Mack Day Pledge

Just three months after losing Mack, I made a pledge to honor her by being more Mack-like. I made that pledge, in the form of a New Year’s resolution, in the early fog of my grief; and it proved far too ambitious for someone struggling just to breathe. But today, I am a stronger, less devoured by my sorrows, more resilient against the anxiety and hopelessness and self-pity that settle deep within the bones of a grieving mother. I am not now, nor will I ever be, whole again without my Mack, but I am a million miles away from the place I was in January 2015.

Therefore, today, March 17, 2017, on what would have been Mack’s 23rd birthday, my third Mack Day without her, I am renewing that pledge to be more like her, to emulate her best qualities, and to honor her life by living a better life. Happy Birthday, Mack. You are missed. You are loved. You are an inspiration.

The Be-More-Mack-Like Pledge:

Enjoy life: Mack possessed a happy and joyous spirit. She lived in the moment, never letting worries or doubts interfere with living. She cherished time with her friends, saw humor in the darkest corners, and always experienced her favorite pastimes with the enthusiasm and wide eyes of a young child. She delighted in life’s simple joys like food, for which she was always appreciative, paying her special kind of homage with a perfect, memorable last bite. Her philosophy was to slow down and breathe in what you love, never wasting a moment that might turn out to be your very last one.

Be a good friend: Mack did not just make acquaintances and good friends, she collected amazing people who became best friends. I think that people were, in part, drawn to Mack because she exuded a quiet, unpretentious confidence, but I think they held on tight to her because she accepted people for who they were. Once you were in Mack’s heart, you were in there forever, and she never judged, second-guessed, or questioned your worthiness to be there. She made good use of her beautiful open mind, her tender and open heart, and her capacity for a whole lot of unconditional love.

Try something new: Mack was fearless, and she either hid all evidence of her doubts or she never harbored them in the first place. At six, she played tackle football with boys. She signed up for discus in middle school track unconcerned that her noodle arms might fail her. And in a final act of courage, she moved all by herself to remote Burgos, Spain, where she knew no people and absolutely no Spanish. Mack was brave and bold, unafraid to put that fresh, freckled face out into the world.

Relax: No one who ever took a nap in the history of the world was better at relaxation than Mackenzie. She wrote the book on kicking back and taking it easy, and she suffered no serious. Why worry when you could lay flat on your back, eat junk food, and watch Sponge Bob? Mack was calm, cool, and collected by nature; and she passed out prescriptions for her own medicine like candy. Her presence in a room kept the nervous and restless demons at bay for everyone. Mack always told me to “simmer down and chill out” and frequently reminded me that it is hard as hell to enjoy spicy Thai food if your insides are riddled with ulcers.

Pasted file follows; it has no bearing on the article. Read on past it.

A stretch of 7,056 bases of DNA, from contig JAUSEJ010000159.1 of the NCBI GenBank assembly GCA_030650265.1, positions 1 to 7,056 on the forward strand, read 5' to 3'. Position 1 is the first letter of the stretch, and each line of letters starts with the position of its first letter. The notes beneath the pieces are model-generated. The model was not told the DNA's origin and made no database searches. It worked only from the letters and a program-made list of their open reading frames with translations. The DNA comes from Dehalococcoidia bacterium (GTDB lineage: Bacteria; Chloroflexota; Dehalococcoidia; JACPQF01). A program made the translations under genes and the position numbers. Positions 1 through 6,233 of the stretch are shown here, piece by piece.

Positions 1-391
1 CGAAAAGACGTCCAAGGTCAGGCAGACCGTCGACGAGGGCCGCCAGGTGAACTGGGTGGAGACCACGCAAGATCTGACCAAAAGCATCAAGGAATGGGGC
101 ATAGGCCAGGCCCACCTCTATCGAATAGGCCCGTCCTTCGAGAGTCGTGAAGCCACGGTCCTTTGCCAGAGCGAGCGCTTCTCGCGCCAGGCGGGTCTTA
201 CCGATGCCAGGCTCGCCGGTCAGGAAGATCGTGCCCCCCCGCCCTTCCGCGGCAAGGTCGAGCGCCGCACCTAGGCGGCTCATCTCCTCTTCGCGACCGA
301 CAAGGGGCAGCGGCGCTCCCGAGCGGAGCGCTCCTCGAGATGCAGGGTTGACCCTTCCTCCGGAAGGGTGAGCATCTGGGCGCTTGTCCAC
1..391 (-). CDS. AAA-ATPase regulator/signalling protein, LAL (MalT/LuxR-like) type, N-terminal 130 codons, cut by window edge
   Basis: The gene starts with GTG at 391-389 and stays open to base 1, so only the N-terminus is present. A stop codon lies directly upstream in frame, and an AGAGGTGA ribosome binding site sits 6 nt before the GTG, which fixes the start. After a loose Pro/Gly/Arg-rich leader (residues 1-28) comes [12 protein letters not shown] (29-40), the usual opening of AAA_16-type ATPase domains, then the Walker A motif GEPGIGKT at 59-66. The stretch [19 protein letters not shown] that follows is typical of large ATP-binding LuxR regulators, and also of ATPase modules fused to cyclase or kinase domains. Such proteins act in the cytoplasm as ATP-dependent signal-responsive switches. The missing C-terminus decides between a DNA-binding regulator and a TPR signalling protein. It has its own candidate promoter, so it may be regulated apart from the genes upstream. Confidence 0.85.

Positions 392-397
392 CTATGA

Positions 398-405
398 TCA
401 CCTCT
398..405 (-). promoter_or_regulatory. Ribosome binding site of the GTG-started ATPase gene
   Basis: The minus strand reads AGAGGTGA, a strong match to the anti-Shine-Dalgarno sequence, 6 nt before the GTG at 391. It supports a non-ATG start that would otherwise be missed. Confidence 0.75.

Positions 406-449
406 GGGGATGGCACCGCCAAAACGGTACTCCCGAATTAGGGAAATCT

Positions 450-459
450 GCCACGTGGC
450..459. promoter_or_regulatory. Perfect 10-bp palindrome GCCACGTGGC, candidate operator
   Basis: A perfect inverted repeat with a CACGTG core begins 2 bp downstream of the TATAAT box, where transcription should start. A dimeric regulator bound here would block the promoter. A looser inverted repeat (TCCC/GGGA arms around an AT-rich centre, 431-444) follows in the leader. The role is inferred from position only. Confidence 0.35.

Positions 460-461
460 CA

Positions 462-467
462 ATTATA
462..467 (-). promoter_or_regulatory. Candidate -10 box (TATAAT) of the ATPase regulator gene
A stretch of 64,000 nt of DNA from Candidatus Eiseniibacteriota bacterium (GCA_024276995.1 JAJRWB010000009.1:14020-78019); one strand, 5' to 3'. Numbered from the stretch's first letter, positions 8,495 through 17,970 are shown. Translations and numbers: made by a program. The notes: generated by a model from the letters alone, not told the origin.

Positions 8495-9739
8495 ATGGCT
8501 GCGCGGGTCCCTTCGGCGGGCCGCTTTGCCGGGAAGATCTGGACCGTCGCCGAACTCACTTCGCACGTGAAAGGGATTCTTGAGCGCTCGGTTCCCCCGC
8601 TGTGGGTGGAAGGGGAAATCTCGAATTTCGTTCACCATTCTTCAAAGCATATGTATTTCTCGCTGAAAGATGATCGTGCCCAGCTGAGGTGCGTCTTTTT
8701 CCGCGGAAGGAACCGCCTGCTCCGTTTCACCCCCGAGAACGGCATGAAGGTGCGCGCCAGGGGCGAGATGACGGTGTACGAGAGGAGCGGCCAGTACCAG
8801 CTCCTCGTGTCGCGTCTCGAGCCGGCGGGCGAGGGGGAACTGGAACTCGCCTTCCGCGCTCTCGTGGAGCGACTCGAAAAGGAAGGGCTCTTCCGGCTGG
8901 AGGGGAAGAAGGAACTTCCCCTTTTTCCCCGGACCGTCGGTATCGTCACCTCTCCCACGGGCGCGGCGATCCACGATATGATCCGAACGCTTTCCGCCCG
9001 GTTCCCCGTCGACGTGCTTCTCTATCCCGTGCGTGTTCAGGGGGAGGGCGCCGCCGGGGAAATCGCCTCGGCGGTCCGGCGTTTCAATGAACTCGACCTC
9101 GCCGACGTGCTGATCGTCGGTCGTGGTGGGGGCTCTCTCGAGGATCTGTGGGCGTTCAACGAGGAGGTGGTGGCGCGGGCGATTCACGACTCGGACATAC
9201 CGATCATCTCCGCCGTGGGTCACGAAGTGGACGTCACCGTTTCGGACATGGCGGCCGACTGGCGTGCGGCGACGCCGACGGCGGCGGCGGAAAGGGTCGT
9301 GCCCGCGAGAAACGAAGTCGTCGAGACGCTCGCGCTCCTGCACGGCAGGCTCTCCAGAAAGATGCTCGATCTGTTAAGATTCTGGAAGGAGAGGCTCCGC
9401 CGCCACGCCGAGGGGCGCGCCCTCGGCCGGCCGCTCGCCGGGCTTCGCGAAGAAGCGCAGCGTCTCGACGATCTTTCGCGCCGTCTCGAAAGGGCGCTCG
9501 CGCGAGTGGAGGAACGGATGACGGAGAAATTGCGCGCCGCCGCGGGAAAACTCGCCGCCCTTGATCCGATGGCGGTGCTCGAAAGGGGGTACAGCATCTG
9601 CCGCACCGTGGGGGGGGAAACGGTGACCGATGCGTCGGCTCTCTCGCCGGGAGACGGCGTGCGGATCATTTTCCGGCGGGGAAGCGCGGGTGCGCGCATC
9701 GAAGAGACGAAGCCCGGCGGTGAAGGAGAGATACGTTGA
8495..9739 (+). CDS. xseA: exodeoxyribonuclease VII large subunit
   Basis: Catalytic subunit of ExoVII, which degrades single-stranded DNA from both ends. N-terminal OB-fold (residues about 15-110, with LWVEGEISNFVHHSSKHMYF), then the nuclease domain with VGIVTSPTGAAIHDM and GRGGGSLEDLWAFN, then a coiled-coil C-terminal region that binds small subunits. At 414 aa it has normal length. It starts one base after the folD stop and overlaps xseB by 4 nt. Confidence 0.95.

Laugh: Mack laughed, chortled, snorted, chuckled, cackled, tittered, hee-hee-ed, and guffawed constantly. She was a professional giggler who understood that laughter is nature’s tonic for almost anything that ails the human heart. She was a master of the bad joke, she saw humor where most might only find tears, and her goofy wit was an important quality of her charm. Her laughter cured the world around her, medicine to all who had the privilege to hear it. I believe that laughter, more than any other gift that she left us, is the one she would most want us to keep.

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I have survived to take another stab at my pledge to be more Mack-like because I have my sweet Savannah to give me peace, perspective, and perseverance. I have my supportive husband and family to give me love and strength. I have my dear friends to nurture me, my puppy dogs to calm me, my writing to ease my suffering, and the scholarship at Truman State to carry Mack’s legacy far, far, far into the future. As well, thanks to Mack’s best friend Justice, I also have the gift of Project Mack, which makes being Mack-like look so damn easy…and fun. Just like Mack.

Mack would call me lucky. So on that good note, you good people, I am celebrating this year’s Mack Day by renewing my pledge to be more Mack-like. I am asking all of you to be more Mack-like, too. Go ahead, now; make a pledge to enjoy life, to be a good friend, to try something new, to relax, and to laugh. Concentrate on one or two of those plays out of Mack’s own good-life playbook or dive right in and tackle them all. Mack would call this an easy-peasy request, and Project Mack would agree. And if you find being more Mack-like makes you feel too good to keep it all to yourself, free to make a donation to Project Mack to spread the love.